Let’s pray for him…

2 posts in a week! Can you believe it!?!?

Last night I went to speak at a prayer service in New Jersey with Father Michael and my fellow FVM/housemate Joe. The topic we were speaking about: Service. I know a thing or two about this topic so naturally I should have been comfortable talking about it (side note: this is the second time in less than a month that I’ve given this same speech).

To say I wasn’t nervous would be a lie. Although, I didn’t feel nervous until we got to the church…and then it hit me. I felt like I had ninjas in my stomach fighting and kicking their way out. All I could think about was that if I really messed it up 1) I would never have to see these people again and 2) they should be kind people–after all we are in church–so they shouldn’t be too full of judgment.

Then it happened…the moment of truth. Father Michael called me up and it was my turn to speak.

Deep breath in.

Let it out.

Here it goes.

As soon as I got up to the podium all my fears were gone. I wasn’t met with any scary faces or people telling me to shut-up. I didn’t even have to picture any of the little old church ladies in their underwear (by the way I think this would have been highly inappropriate of me).

It went great. I didn’t stumble over my words too much and I genuinely enjoyed sharing my thoughts and experiences with everyone. I guess all my worries were for nothing!

Are you bored yet?

The point of this entry isn’t to give you an exact play-by-play of my night but to share with you a beautiful story that I was told following this prayer service.

When we were all through talking a man came up to me to thank me for sharing my story and then he asked if he could tell me one. Of course I said yes.

He hinted at the fact that he was a recovering addict (who now has many sober years behind him) but during his initial treatment part of his program was to volunteer at a soup kitchen. It was his first week or so at the soup kitchen and he was serving a table full of people who seemed to know each other very well. As he was about to approach their table and say hello he noticed that the group of people was about to pray.

So naturally, he took a step back to allow them some privacy.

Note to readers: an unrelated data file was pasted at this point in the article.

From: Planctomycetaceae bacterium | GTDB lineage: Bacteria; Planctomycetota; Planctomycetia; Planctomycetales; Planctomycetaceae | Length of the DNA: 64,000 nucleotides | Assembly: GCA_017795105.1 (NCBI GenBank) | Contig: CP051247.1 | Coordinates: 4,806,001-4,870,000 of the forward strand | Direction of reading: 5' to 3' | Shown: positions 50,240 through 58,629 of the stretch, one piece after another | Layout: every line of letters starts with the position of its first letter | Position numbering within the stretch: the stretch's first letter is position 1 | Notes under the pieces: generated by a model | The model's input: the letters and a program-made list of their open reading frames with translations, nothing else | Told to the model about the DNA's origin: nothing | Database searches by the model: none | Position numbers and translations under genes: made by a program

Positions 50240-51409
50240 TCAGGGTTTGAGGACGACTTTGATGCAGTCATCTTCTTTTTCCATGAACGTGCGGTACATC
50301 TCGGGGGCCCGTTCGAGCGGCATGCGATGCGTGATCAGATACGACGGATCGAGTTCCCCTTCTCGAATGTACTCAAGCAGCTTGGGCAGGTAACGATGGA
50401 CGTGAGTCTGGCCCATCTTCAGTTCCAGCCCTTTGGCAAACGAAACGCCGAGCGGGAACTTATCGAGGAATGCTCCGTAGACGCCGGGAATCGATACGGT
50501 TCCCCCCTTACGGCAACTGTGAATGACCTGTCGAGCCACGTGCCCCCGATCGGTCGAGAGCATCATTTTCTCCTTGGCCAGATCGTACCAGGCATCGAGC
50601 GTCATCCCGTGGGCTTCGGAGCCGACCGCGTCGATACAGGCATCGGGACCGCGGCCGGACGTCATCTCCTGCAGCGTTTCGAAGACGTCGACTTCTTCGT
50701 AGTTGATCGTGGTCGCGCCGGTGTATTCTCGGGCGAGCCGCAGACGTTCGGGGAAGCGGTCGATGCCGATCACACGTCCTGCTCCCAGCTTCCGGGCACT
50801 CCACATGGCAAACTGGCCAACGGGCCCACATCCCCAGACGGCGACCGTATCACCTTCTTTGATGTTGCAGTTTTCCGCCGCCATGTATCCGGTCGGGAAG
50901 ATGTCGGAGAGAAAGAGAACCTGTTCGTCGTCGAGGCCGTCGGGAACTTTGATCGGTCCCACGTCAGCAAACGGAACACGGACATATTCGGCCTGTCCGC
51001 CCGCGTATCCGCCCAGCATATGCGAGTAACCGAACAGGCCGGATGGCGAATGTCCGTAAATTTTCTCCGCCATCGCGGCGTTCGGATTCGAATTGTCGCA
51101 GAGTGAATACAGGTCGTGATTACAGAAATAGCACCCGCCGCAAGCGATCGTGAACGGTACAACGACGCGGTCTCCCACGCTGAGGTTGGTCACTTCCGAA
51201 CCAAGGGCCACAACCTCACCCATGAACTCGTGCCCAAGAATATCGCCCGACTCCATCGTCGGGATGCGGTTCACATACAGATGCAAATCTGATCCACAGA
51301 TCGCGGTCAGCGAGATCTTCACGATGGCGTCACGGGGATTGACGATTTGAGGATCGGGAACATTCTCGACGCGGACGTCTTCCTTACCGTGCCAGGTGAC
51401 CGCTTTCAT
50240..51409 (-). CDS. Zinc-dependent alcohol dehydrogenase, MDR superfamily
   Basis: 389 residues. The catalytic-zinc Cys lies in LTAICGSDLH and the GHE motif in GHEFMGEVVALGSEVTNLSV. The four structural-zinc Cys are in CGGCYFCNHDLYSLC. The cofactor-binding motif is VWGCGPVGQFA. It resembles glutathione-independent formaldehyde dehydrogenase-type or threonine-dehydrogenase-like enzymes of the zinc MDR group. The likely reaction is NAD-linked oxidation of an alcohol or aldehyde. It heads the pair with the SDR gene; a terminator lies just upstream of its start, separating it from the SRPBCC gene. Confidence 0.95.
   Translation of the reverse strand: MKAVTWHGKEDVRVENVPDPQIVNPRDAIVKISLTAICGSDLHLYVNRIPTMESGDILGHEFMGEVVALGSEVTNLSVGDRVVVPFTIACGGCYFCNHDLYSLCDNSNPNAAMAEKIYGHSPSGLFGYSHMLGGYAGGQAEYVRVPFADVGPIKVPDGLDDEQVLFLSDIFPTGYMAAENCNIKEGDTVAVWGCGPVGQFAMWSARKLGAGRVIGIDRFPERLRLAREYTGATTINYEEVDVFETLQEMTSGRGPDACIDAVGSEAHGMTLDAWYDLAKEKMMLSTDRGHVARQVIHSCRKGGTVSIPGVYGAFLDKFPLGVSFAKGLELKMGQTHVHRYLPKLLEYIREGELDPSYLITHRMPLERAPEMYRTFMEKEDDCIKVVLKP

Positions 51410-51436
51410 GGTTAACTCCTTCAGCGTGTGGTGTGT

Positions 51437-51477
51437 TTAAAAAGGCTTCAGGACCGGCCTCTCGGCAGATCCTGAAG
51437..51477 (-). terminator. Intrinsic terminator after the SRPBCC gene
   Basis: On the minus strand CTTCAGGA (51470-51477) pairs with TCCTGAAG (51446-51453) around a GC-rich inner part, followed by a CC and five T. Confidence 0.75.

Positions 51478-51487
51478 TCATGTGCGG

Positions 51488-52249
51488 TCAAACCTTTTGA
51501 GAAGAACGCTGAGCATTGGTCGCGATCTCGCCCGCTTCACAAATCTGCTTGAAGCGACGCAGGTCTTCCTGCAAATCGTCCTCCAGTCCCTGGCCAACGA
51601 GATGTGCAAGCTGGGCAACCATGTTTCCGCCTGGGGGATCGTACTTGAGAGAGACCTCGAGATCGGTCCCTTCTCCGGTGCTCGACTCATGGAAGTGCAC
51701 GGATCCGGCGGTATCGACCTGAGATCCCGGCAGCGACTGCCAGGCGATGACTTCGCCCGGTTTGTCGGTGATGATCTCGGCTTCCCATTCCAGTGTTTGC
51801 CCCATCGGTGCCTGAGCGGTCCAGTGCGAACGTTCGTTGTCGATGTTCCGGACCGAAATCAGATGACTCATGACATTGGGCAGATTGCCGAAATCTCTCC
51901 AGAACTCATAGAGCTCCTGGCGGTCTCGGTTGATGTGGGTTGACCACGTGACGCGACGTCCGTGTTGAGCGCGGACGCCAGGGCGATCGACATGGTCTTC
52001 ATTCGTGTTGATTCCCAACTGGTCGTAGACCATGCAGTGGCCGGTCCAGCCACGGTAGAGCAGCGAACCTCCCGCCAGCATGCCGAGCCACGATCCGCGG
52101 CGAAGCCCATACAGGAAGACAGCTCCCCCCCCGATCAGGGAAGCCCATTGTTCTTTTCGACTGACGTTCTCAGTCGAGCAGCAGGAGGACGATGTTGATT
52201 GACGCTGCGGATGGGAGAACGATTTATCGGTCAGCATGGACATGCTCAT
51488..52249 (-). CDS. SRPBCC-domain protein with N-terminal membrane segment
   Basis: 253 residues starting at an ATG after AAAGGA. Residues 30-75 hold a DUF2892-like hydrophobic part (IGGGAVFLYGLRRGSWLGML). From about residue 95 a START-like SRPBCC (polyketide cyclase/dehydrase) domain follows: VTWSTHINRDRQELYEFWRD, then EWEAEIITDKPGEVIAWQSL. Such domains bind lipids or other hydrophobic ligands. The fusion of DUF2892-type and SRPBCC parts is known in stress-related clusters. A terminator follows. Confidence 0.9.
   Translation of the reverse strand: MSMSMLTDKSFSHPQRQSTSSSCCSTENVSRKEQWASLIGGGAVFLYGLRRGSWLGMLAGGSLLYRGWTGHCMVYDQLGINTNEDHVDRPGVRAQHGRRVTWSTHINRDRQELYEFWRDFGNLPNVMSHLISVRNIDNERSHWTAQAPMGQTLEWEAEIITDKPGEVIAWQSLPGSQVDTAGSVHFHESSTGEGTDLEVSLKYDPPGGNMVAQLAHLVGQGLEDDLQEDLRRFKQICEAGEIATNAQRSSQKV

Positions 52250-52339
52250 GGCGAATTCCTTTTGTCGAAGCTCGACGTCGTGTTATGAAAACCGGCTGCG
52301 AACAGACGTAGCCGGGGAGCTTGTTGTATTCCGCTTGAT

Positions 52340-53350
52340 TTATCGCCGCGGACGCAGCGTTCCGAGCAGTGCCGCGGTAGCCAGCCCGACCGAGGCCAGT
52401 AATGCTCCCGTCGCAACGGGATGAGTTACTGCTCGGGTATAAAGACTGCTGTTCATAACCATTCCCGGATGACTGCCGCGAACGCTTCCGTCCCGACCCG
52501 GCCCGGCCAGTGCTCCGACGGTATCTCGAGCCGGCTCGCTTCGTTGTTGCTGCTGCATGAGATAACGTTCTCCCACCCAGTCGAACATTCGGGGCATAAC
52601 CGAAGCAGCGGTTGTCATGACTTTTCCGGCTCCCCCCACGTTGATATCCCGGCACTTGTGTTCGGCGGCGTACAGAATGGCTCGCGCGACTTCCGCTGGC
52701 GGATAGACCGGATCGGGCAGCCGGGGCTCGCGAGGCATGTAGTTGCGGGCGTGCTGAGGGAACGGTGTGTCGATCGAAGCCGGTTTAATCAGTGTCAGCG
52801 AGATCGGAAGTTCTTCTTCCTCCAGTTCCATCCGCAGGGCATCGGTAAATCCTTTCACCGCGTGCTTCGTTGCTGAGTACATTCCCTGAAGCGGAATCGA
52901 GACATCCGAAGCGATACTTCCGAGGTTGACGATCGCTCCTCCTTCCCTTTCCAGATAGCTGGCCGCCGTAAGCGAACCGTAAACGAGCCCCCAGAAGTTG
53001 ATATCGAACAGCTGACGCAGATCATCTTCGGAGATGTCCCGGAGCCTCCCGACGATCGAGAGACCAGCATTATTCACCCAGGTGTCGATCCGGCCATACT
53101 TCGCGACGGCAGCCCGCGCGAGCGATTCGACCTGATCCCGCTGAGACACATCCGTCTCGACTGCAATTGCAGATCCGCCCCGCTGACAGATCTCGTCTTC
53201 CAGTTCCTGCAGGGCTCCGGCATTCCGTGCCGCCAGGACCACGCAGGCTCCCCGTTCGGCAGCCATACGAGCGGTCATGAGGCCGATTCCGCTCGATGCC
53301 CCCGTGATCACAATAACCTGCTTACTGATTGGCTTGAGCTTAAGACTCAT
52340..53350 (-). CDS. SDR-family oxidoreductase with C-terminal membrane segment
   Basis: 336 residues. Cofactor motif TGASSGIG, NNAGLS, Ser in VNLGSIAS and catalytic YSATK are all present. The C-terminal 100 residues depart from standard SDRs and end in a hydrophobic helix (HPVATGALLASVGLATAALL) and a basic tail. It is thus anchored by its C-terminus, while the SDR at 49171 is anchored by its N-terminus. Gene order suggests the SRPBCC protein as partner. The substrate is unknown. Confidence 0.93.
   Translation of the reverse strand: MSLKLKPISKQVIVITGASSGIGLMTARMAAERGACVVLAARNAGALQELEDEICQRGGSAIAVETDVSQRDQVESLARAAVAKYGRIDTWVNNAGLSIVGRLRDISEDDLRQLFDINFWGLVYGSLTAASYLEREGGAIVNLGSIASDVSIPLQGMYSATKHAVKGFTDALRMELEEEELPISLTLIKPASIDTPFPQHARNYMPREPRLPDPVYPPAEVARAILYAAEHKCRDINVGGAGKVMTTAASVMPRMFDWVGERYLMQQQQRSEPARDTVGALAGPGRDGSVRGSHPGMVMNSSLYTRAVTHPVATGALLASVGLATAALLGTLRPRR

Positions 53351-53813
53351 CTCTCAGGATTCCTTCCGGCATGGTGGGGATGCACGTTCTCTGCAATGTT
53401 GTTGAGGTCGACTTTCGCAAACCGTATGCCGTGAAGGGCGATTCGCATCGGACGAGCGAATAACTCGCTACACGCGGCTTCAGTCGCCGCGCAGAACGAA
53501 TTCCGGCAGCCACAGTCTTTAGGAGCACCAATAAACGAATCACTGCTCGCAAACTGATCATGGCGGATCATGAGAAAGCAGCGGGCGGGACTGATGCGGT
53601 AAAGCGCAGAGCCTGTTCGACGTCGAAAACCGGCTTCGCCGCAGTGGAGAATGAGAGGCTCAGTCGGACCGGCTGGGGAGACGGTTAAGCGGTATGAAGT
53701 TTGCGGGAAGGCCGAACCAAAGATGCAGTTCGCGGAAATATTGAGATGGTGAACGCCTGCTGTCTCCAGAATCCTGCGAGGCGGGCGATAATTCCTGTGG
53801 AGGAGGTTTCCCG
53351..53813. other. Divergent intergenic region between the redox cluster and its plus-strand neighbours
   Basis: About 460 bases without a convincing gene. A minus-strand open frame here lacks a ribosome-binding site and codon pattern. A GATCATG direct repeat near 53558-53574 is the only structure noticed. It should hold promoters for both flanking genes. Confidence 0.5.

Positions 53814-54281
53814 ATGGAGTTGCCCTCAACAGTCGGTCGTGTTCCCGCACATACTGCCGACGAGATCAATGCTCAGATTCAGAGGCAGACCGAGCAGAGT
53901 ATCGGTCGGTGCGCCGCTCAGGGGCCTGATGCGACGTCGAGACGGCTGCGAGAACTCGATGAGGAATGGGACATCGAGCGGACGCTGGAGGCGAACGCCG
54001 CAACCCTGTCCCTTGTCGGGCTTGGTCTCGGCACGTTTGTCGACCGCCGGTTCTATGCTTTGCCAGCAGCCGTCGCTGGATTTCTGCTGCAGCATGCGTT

The man at the table who was leading the prayer noticed this volunteer behind him and turned back to his friends at the table and said, “today we aren’t going to pray for ourselves. Today, we are going to pray for him (he pointed to the volunteer/the man who I had the privilege of meeting last night).”

I was so captivated by the way this man shared his story and how he still gets choked up about it to this day. There is so much love and beauty in people who come from all walks of life and I felt truly blessed that I was able to hear this story last night.

Sometimes we find ourselves so wrapped up in our own drama–no matter how big or small it is–that we forget about the person next to us who has struggles and difficulties of their own.

So the next time you are out for a walk or at the store look at the people around you. Say a prayer for those who seem to need one (and one for those who seem to be fine) and have faith that someone around you is doing the exact same thing–except their prayer is for you.

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2 Comments (+add yours?)

  1. Elizabeth
    Apr 06, 2011 @ 18:22:18

    Keep up the faithful work, Kelly! God has great plans for you!

    Reply

  2. Sue Iekel-Johnson (FVM 1993-95)
    Apr 14, 2011 @ 01:13:06

    That is an excellent story! I’ve taught my children (currently ages 5 and 7) that whenever we hear a siren, we should stop and say a prayer for the “helpers and the ones they are going to help.” I love that they request this now, even when I forget.

    Thanks for the reminder!
    sueij

    Reply

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